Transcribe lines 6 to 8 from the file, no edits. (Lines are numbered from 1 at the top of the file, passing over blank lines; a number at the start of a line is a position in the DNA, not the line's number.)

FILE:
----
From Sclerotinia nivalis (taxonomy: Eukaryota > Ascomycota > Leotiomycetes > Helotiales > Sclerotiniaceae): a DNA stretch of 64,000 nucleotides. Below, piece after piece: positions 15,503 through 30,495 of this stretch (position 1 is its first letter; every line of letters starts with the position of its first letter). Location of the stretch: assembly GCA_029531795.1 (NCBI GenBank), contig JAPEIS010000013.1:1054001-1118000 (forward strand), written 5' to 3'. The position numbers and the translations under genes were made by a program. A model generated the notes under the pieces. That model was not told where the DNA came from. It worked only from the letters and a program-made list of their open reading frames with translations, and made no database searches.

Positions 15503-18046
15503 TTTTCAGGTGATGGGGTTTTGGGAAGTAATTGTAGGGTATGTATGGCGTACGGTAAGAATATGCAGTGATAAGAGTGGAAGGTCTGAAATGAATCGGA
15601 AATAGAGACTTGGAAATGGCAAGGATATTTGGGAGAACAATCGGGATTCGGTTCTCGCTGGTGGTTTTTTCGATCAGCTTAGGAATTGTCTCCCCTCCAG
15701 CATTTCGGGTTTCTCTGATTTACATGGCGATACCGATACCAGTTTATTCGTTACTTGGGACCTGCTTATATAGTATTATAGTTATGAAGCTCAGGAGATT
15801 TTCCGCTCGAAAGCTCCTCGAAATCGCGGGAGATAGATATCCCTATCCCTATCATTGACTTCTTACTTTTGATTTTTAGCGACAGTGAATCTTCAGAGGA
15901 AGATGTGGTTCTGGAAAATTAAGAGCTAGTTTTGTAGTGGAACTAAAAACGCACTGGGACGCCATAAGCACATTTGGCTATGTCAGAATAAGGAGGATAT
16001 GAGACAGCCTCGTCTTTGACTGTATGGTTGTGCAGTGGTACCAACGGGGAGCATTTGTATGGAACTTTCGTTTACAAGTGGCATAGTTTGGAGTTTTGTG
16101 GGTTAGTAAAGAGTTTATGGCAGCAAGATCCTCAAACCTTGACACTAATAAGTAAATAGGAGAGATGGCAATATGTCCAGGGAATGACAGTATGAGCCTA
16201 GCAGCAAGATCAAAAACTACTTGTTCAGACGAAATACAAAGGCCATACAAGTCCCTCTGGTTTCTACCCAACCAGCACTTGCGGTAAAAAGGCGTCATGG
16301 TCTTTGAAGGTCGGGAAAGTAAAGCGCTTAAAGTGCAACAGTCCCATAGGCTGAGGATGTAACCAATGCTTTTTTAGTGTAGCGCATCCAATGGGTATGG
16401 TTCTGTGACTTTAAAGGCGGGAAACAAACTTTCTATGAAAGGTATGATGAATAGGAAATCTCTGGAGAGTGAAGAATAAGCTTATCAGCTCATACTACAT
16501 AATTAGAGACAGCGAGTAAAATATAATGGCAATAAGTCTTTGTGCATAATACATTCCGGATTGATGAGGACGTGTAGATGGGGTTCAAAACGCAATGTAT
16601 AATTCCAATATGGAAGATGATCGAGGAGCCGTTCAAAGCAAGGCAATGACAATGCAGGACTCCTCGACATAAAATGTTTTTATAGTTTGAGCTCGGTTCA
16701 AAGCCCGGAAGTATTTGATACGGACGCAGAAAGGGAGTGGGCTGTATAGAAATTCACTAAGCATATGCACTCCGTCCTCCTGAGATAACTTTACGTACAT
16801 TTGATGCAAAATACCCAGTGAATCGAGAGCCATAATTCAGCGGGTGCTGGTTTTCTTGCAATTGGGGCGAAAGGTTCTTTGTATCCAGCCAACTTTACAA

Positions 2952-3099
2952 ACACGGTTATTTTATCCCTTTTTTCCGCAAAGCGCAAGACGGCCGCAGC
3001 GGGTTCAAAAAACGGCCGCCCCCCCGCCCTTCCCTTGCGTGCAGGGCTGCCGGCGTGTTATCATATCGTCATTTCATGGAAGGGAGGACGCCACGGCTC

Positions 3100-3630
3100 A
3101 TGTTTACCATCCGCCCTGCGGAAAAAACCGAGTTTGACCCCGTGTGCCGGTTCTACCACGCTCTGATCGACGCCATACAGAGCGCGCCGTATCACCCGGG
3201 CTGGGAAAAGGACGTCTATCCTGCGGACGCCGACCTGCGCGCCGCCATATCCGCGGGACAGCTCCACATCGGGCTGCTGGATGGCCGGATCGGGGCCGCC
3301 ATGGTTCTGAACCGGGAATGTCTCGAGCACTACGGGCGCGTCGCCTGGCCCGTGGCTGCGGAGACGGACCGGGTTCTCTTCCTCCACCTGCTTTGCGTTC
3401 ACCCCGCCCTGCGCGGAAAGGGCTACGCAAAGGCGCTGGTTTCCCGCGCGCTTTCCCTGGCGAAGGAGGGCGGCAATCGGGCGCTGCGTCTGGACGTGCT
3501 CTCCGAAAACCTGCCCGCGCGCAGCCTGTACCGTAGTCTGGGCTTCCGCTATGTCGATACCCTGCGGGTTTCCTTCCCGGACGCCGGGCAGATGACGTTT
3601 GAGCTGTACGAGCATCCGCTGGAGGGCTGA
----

15801 TTCCGCTCGAAAGCTCCTCGAAATCGCGGGAGATAGATATCCCTATCCCTATCATTGACTTCTTACTTTTGATTTTTAGCGACAGTGAATCTTCAGAGGA
15901 AGATGTGGTTCTGGAAAATTAAGAGCTAGTTTTGTAGTGGAACTAAAAACGCACTGGGACGCCATAAGCACATTTGGCTATGTCAGAATAAGGAGGATAT
16001 GAGACAGCCTCGTCTTTGACTGTATGGTTGTGCAGTGGTACCAACGGGGAGCATTTGTATGGAACTTTCGTTTACAAGTGGCATAGTTTGGAGTTTTGTG